4. Sauté till light brown and then add the red chilli powder. asafoetida, tomato paste and coconut spice paste. Cook on low heat till the masala comes together and the rawness of the spices and coconut have gone.
  5. Then add the chickpeas and cook till done (around 2-3 whistles would be enough if using a pressure cooker).
  6. Finally, add the mustard leaves, stir through and remove from heat. Since these are baby leaves, it does not require any cooking time but if you are using the bigger ones, you may need to cook it for about a minute.
  7. Garnish with chopped coriander leaves and serve warm.

Chickpeas and Mustard Leaves Curry (with East Indian Bottle Masala) - a comforting, nourishing chickpea curry with the goodness of homegrown mustard leaves - thespiceadventuress.com

Chickpeas and Mustard Leaves Curry (with East Indian Bottle Masala) - a comforting, nourishing chickpea curry with the goodness of homegrown mustard leaves - thespiceadventuress.com

 

Spicy Green Salad

I love to window shop! In fact, I can spend countless hours walking in and out of shops, browsing the innumerable shelves, ogling at window displays, checking out prices, deals, discounts, bargains…ohh!

Now there is a huge difference between actual shopping and window shopping. The former is not always a positive experience; you need to fire up your grey cells figuring out what you actually need and what you don’t and finally (even after using up all the brains you have) end up blowing your hard earned money buying stuff you didn’t actually need.

But on the other hand, window shopping can be a very positive and therapeutic exercise. It gives you hope, allows you to dream – to work harder and save even harder to make money and buy all that you ogled at. And dreams are good – as the wise say, ‘a man is dead without his dreams.’ Ok, in practical words – get your act together, your bank balance has hit rock bottom.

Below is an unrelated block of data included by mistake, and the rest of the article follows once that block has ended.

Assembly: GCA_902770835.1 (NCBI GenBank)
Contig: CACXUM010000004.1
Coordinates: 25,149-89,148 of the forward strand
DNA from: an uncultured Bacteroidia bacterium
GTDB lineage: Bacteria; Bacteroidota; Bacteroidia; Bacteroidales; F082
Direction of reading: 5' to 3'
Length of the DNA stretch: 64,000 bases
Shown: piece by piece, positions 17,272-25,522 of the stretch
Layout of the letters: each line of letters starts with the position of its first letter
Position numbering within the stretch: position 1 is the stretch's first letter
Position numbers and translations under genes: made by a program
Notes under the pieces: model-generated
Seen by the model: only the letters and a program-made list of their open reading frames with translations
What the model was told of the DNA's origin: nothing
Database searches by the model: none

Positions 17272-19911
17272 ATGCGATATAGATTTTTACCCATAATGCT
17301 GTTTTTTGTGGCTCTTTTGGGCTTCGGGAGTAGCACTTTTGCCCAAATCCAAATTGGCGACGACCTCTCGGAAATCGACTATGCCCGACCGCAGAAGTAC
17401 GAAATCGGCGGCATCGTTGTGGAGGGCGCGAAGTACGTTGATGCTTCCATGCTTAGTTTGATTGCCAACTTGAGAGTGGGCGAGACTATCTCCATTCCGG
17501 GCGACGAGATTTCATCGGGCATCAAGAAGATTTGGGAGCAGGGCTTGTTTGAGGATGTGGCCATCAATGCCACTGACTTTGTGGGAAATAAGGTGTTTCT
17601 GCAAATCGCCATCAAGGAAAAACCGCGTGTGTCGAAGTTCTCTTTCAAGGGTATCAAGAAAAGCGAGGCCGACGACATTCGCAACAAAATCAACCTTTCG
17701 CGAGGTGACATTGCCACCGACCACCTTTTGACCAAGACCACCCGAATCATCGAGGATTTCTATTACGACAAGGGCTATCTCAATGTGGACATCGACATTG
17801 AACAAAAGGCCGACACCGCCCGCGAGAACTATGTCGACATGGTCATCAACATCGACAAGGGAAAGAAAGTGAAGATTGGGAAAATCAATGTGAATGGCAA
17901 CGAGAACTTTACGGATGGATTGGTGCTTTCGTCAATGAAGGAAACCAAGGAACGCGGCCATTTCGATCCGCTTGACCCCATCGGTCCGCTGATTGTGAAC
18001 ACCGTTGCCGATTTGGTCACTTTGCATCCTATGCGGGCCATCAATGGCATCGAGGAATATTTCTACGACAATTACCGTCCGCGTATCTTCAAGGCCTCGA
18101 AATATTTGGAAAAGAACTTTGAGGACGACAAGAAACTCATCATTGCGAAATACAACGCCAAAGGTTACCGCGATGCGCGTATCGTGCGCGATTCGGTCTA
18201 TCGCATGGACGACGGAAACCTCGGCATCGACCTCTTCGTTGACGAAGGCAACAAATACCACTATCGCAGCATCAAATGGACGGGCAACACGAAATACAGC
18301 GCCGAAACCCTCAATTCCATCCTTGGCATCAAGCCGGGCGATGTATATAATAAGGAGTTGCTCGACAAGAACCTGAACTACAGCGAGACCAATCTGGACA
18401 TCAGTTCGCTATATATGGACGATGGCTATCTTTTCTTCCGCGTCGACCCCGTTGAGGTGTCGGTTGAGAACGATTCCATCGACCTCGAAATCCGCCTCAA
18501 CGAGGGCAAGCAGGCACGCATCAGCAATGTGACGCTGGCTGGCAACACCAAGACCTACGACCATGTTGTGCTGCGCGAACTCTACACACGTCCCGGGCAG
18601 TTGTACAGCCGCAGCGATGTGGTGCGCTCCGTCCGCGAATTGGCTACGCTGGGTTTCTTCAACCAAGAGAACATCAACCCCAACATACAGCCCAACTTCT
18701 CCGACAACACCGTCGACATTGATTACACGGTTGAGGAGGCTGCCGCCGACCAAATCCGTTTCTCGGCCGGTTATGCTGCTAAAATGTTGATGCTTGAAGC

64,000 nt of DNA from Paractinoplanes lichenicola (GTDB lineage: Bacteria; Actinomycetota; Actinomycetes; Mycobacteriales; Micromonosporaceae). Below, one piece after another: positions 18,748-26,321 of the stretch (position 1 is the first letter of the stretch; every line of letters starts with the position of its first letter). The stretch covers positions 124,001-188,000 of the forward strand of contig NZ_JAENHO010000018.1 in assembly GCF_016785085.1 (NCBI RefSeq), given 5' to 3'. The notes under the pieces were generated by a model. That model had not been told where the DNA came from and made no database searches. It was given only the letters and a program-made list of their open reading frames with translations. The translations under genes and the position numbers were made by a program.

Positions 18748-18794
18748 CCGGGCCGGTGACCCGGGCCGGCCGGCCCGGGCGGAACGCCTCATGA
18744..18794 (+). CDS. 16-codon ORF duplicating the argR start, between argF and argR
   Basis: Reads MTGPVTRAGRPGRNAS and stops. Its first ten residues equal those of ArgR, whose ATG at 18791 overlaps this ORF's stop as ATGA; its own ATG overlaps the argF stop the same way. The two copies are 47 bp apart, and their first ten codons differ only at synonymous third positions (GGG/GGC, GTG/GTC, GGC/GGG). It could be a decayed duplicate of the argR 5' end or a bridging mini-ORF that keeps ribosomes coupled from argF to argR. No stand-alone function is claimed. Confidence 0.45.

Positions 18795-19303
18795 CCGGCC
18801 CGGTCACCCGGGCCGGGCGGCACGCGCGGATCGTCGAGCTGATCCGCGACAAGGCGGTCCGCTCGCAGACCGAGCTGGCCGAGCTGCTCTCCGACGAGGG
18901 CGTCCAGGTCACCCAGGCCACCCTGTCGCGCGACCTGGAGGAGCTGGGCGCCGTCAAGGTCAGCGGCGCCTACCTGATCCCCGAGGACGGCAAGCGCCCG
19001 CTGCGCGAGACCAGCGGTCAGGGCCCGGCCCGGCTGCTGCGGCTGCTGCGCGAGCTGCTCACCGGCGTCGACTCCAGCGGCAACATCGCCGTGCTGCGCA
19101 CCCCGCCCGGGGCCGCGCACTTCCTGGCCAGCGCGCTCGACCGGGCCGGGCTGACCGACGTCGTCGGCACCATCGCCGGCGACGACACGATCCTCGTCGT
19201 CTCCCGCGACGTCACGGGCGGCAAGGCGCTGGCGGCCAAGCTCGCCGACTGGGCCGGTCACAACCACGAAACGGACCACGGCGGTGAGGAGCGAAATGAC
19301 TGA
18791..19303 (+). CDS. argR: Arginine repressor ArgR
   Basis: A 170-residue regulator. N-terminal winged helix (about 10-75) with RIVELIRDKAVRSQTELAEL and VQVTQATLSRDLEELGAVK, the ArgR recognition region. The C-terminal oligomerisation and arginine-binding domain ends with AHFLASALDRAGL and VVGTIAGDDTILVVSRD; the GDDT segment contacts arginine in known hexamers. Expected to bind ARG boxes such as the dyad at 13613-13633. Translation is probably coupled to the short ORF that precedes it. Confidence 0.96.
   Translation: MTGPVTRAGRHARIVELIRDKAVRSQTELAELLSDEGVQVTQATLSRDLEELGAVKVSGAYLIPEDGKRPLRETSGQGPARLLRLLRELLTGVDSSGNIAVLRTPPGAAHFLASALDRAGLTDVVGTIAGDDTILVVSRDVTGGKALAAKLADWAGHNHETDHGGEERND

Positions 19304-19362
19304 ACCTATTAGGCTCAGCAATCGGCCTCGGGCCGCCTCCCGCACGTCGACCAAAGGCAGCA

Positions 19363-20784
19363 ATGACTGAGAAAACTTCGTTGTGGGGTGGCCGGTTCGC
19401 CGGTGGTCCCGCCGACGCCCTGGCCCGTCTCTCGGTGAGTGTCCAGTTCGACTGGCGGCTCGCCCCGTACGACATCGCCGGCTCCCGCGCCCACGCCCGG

Window shopping actually allows you to save a bit of money, because you always think that you can find a better product or a better deal at another ‘window’ and you move on without actually buying anything.

And it keeps you in top shape! All that walking is good for your heart, tones up your muscles, keeps you svelte. Just remember to wear sensible shoes though!

And it keeps boredom at bay!

So I am off to yet another mall (a new one!) for my weekly fix of window shopping. Ooh! I love this life….

And if all this sounds like a truckload of crap, let’s just jump over to today’s dish.

About today’s dish, the name says it all, doesn’t it? For all who thought salads are bland, here is a spicy revelation.

Spicy Green Salad - a hint of spice for tons of flavour - thespiceadventuress.com

 

When I first read this recipe, it excited me beyond measure because I have never really had a salad that has a spice quotient to it. This is a spicy salad but that does not mean it has the numbing, fiery heat that takes away from the flavour of the vegetables. And flavour means that my family would eat a bowl of greens happily!

This salad is quite versatile and can be paired in so many ways. Goes beautifully with this delicious crispy grilled chicken or maybe this salmon fry or perhaps these juicy sardines.

A bowl of greens - food photography and styling - thespiceadventuress.com

Spicy Green Salad - a hint of spice for tons of flavour - thespiceadventuress.com

 

Ingredients:

  1. 1 medium broccoli; cut into florets
  2. 50gm snow peas
  3. 6 green asparagus; cut into half (remove the thicker bottom part and peel the outer skin lightly)
  4. 1 purple carrot; ribbons (no fancy equipment required; a peeler would do)
  5. 8 green beans
  6. Mixed greens; a good handful
  7. 1 lebanese cucumber; sliced diagonally
  8. 1 tbsp fresh coriander leaves; chopped
  9. 1 tbsp spring onion (green part)

For the dressing:

  1. 2 tbsp sesame oil
  2. 3 tbsp sunflower/vegetable oil
  3. 2 spring onion (white part); finely chopped
  4. 2 garlic; finely chopped
  5. 2 dry chilli; broken into bits (reduce quantity if you desire less heat)
  6. ½ tsp coriander powder
  7. ½ tsp ginger; grated
  8. Juice of 1 lemon
  9. Salt; to season

Method:

  • Blanch the vegetables like broccoli, green beans, snow peas and asparagus. Remove into a bowl of ice cold water to keep it crunchy. After a few minutes, strain and keep aside.
  • Heat sunflower oil in a pan and lightly brown the garlic. Add the spring onions, dry chilli, coriander powder and ginger. Remove from heat, cool and add sesame oil and lemon juice. Season with salt.
  • Place all the vegetables in a bowl and add the dressing just before serving; toss through with love and care.

Note – You can use any type of vegetable for this salad; so choose what’s in season depending on where you live.

Spicy Green Salad - a hint of spice for a ton of flavour - thespiceadventuress.com